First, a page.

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Lights Out! 7 of The Darkest Places in the USA Perfect for Stargazing

Counting stars in night.
Staff Writer
Written by Staff Writer

If you live in a city, you probably feel bummed out every time a super cool astronomical event is about to happen. But sometimes, getting the clearest view is totally worth the two-hour drive out of town. To help you get a head start to the best vantage points to gaze up at the stars, we’ve put together the ultimate list of “dark sites” in the US — a term that’s officially measured and recognized by the International Dark-Sky Association as a place with little to no light pollution, giving you the best unadulterated views of space. Happy stargazing!

Canyonlands National Park, Utah

False kiva with beautiful Milky Way Clear Night Sky Canyonlands National Park Moab Utah western landscape United States USA

Once the sun sets here, the shadows created by an entire park full of canyons and rock formations can be fascinating. The scene is peaceful rather than eerie, and it is an amazing place from which to explore the vastness of the starry night sky.

Death Valley National Park, California

Death valley under the milky way

Death Valley effectively kills all artificial sources of light and is famous for being one of the darkest spots in the US. Viewers can sight meteors with the naked eye and observe the Milky Way as they’ve never seen it before.

Brockway Mountain, Michigan

Northern Lights over Benzie County Michigan wooded area.

It’s about as far north as you can get in Michigan without being in Lake Superior itself. There’s a scenic driving route that takes you to the summit of the mountain, where views are unparalleled due to its dark sky status.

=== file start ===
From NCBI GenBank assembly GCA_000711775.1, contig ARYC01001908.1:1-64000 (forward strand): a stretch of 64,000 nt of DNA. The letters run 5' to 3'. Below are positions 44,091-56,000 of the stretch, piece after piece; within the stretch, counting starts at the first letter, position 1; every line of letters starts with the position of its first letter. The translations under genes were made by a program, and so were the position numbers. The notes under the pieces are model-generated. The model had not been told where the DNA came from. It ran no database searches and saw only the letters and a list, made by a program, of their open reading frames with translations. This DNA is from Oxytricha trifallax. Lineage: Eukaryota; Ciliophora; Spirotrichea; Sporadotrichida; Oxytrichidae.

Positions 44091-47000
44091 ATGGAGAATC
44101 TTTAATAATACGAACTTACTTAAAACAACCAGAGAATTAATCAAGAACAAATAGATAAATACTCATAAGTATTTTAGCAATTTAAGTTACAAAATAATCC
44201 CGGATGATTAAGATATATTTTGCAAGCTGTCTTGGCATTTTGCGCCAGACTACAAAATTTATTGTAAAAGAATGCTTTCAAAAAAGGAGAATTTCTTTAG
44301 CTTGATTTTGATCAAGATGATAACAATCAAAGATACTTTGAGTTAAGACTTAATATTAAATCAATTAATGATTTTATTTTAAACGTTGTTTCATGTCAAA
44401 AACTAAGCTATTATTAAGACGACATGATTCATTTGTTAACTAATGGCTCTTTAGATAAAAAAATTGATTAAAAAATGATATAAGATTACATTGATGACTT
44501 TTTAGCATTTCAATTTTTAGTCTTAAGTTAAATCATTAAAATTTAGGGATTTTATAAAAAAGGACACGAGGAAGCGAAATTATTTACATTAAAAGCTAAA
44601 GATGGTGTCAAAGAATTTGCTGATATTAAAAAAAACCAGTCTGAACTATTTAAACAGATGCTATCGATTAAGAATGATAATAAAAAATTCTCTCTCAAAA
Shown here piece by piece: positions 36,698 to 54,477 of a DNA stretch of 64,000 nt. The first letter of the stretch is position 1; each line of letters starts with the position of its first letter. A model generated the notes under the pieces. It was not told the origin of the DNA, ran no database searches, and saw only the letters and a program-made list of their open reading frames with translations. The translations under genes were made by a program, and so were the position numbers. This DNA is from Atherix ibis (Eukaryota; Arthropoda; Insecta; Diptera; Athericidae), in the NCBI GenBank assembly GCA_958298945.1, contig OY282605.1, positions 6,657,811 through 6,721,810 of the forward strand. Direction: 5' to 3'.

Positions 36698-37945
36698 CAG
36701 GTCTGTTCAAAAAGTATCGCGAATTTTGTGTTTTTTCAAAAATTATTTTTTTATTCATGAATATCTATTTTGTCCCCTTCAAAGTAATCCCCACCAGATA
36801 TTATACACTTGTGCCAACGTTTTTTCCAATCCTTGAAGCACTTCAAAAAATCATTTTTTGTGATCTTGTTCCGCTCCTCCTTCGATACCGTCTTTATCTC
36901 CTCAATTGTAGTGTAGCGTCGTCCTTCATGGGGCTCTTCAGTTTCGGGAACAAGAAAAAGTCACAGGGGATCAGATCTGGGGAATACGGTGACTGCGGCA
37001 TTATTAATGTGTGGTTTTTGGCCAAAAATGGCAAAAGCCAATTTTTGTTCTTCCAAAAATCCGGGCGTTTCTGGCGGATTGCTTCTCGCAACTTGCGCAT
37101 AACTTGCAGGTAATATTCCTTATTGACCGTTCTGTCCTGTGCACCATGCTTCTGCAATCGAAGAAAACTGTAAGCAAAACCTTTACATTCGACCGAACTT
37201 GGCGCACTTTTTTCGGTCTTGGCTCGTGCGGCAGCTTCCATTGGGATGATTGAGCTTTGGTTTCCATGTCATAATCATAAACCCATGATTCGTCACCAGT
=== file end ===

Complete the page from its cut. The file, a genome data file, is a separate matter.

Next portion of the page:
Denali National Park and Preserve, Alaska

Night view of the northern lights over a lake in Alaska.

You can kill two birds with one stone at Alaska‘s Denali National Park. Not only do you get to enjoy amazing natural beauty during the day, but you also get to marvel at the wide open heavens at night.

George Washington and Jefferson National Forest, Virginia

The Milky Way, seen from Shenandoah National Park, Virginia

Finding dark skies on the East Coast is hard due to all the light pollution — but the George Washington and Jefferson National Forest offers surprisingly dark skies that, coupled with the high elevation, gives stargazers a wonderful platform to explore space.

Cherry Springs State Park, Pennsylvania

Cherry Springs State Park

You’ll find this vast expanse of woodland hidden away in central Pennsylvania. The park has also been credited as the darkest place east of the Mississippi. Join tons of other stargazers in seeing meteors, lunar eclipses, and other astronomical activities during events that are frequently hosted by the park itself.

The Cosmic Campground, New Mexico

Hiker with a head lamp under the night sky with many stars

It’s THE darkest place in the United States, located in the Gila National Forest in New Mexico. The nearest source of artificial light is more than 40 miles away — making it a “must do” for stargazers.

Have you traveled to stargaze before? Tell us all about it in the comments!

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